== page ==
top of page

What’s in my camera bag for landscape photography?

I often get asked what camera I use, or if I use lens filters when taking sunrise shots, so I thought I’d do a breakdown of what’s in my camera bag. It’s important to note that gear does not a photographer make. A great photographer can take good images using any camera, however having quality tools for the job makes it much more enjoyable! The main thing is knowing how to make the most of the camera you’ve got.

Firstly, the camera bag I use to carry it all is a Tenba Skyline 13 Camera Backpack (I also have a larger Lowepro one for my DSLR D750 and it's bulkier lenses).


I bought this mirrorless camera a couple of years ago as I was keen to reduce the weight of the gear I was carrying around, and was interested in the new technology of mirrorless cameras. The Z6 has a full-frame sensor producing excellent image quality, and is built to D850 standards but weighs significantly less.

If you’d like to read a more detailed review of the Z6, I always find Ken Rockwell’s reviews of camera bodies and lenses very informative and clear.


Nikon Z 15-30mm f/4

I bought this lens specifically with real estate photography in mind, but it is on my camera at least half the time I am shooting landscapes as well. A good wide angle lens is essential in any landscape photographer’s kit, however these days I find myself trying to focus on specific parts of a scene using a longer lens more often, rather than shooting wide all the time. In my opinion, unless you’re shooting the Milky Way really regularly, there’s no need to opt for the bulkier, more expensive f/2.8 version of this lens.

Nikon Z 24-200mm f/4

I tested out this lens on loan from Nikon, and thought it was a great all-round lens with sharpness and reasonable compression for an f/4 aperture. Selling my 24-70mm to buy this one was an easy decision as it combines the focal lengths of two lenses into one. Compact and lightweight, I’ve loved experimenting with this lens more and more often to zoom in and get better compression on landscape scenes.

Nikon Z 40mm f/2

40mm is not a focal length I default to often but this lens was great value for money and so compact, fast and sharp I thought it was a great addition to my kit. I’ve used it mostly for taking photos of my nephew and niece (who never sit still!) and loved the results.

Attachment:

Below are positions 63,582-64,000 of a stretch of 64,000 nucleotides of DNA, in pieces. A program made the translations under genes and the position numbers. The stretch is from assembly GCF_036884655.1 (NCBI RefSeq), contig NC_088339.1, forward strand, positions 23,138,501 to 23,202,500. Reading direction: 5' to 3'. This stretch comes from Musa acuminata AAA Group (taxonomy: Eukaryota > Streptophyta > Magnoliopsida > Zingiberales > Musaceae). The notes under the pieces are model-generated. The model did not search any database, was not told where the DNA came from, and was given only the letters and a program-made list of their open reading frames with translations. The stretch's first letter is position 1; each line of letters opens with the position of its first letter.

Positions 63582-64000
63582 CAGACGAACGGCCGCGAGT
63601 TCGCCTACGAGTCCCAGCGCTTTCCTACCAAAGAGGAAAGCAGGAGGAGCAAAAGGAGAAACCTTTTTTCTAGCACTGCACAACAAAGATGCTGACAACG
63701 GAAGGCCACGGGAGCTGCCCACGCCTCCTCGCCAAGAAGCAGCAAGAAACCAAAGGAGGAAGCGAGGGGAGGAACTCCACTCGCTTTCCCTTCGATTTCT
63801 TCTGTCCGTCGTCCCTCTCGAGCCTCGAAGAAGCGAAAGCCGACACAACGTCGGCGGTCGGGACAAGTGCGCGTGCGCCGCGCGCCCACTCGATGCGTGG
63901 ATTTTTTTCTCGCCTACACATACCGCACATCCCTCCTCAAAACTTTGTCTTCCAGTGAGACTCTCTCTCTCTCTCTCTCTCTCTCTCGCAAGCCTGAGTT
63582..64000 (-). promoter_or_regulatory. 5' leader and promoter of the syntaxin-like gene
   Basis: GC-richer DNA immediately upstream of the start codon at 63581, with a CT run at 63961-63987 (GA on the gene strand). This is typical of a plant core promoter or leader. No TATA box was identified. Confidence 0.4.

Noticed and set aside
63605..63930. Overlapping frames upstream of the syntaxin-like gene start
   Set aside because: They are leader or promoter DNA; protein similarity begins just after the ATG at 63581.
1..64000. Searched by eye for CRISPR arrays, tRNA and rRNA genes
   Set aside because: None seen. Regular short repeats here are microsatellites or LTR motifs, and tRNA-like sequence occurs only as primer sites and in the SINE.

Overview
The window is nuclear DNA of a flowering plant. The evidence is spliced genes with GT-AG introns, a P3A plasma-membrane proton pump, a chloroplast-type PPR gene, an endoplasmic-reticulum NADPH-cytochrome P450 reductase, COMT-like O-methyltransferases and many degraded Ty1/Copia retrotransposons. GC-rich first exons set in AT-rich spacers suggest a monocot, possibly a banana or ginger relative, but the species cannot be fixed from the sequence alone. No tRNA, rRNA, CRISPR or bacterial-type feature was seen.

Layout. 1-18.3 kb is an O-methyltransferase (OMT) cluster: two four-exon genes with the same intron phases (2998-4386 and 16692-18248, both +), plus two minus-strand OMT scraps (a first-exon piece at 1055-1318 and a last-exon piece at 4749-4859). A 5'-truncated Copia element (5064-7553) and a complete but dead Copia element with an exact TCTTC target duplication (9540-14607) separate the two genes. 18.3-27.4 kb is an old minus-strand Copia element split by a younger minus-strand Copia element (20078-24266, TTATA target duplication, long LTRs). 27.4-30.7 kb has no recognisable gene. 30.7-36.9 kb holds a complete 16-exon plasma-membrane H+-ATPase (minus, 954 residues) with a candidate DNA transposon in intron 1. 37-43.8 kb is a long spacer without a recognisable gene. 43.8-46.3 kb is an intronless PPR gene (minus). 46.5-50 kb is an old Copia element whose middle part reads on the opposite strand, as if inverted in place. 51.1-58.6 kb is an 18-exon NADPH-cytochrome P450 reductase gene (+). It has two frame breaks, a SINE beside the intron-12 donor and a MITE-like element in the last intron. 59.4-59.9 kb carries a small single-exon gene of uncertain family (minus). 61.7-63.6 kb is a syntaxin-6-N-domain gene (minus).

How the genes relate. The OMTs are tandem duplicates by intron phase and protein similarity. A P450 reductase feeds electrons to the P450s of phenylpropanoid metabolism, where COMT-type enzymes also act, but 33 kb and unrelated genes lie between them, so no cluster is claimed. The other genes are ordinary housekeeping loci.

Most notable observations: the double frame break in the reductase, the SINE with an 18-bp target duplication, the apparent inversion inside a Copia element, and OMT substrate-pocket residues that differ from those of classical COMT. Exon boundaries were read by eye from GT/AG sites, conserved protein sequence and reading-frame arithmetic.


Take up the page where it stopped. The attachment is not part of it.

I just keep the one filter in my bag, for use with my wide angle lens, for those mornings where I want to shoot a longer exposure at sunrise, or when I’m hiking and want to capture the flow of the waterfall.


Manfrotto Compact Advanced Aluminium Tripod

I choose a compact lightweight, reasonably priced tripod for landscape photography because I often need to carry it while hiking, or packing it into a bag for a weekend away or on the beach with saltwater and sand on it. I chose a tripod head with the same base-plate for the camera as the one needed for the larger, heavier tripod I use for work so that I am not constantly needing to switch from one to the other depending on which tripod I intend to use.

Extra stuff

Sensor swabs and lens cleaning wipes

You never know when you’re going to need to clean dust spots off the sensor (quite often, if you’re switching lenses all the time!) And lens cleaning wipes help remove any accidental fingerprint smears from the front of the lens.

Extra memory card

Definitely handy for all those times when I arrive at a location for sunrise only to discover my memory card slot is empty and I’ve left a card in the computer at home.

Extra battery

In case I have forgotten to charge the first one! Or on weekends away it means I shouldn’t need to pack the battery charger, if I have two charged batteries.

Microfibre cloth

This is handy for keeping the camera dry, or wiping water splashes off if I end up shooting too close to a waterfall or caught in the rain.

Snacks and a water bottle

If you know me then this requires no explanation…

Hope you found this useful :)



Related Posts

See All


bottom of page